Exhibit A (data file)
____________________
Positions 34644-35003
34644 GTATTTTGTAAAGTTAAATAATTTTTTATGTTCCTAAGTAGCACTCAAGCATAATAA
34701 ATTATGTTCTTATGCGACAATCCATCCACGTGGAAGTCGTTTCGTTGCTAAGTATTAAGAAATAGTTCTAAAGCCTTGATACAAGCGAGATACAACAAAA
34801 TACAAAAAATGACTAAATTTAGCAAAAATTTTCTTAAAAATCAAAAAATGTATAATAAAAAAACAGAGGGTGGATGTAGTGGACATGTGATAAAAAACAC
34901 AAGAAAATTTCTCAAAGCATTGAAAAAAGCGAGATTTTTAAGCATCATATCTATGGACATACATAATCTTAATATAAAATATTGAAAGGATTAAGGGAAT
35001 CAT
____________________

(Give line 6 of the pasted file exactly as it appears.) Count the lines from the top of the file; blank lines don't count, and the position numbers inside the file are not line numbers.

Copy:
35001 CAT